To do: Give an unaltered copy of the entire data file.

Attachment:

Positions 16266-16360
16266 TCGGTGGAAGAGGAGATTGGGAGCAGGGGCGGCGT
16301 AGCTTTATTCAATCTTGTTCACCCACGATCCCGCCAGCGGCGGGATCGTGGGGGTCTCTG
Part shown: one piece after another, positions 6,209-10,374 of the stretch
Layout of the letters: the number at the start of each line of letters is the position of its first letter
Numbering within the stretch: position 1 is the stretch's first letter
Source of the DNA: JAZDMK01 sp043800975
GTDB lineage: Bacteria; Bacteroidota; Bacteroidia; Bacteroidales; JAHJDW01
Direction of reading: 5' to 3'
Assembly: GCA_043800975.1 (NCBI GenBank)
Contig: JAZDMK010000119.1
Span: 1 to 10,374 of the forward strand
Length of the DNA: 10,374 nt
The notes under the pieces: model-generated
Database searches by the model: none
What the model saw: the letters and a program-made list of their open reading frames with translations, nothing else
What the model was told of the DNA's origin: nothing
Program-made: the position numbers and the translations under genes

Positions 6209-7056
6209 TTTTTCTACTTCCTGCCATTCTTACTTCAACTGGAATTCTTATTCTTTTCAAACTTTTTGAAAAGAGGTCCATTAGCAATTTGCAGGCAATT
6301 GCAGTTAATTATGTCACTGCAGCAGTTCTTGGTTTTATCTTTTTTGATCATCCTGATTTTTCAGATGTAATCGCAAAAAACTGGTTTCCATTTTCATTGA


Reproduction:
Positions 16266-16360
16266 TCGGTGGAAGAGGAGATTGGGAGCAGGGGCGGCGT
16301 AGCTTTATTCAATCTTGTTCACCCACGATCCCGCCAGCGGCGGGATCGTGGGGGTCTCTG
Part shown: one piece after another, positions 6,209-10,374 of the stretch
Layout of the letters: the number at the start of each line of letters is the position of its first letter
Numbering within the stretch: position 1 is the stretch's first letter
Source of the DNA: JAZDMK01 sp043800975
GTDB lineage: Bacteria; Bacteroidota; Bacteroidia; Bacteroidales; JAHJDW01
Direction of reading: 5' to 3'
Assembly: GCA_043800975.1 (NCBI GenBank)
Contig: JAZDMK010000119.1
Span: 1 to 10,374 of the forward strand
Length of the DNA: 10,374 nt
The notes under the pieces: model-generated
Database searches by the model: none
What the model saw: the letters and a program-made list of their open reading frames with translations, nothing else
What the model was told of the DNA's origin: nothing
Program-made: the position numbers and the translations under genes

Positions 6209-7056
6209 TTTTTCTACTTCCTGCCATTCTTACTTCAACTGGAATTCTTATTCTTTTCAAACTTTTTGAAAAGAGGTCCATTAGCAATTTGCAGGCAATT
6301 GCAGTTAATTATGTCACTGCAGCAGTTCTTGGTTTTATCTTTTTTGATCATCCTGATTTTTCAGATGTAATCGCAAAAAACTGGTTTCCATTTTCATTGA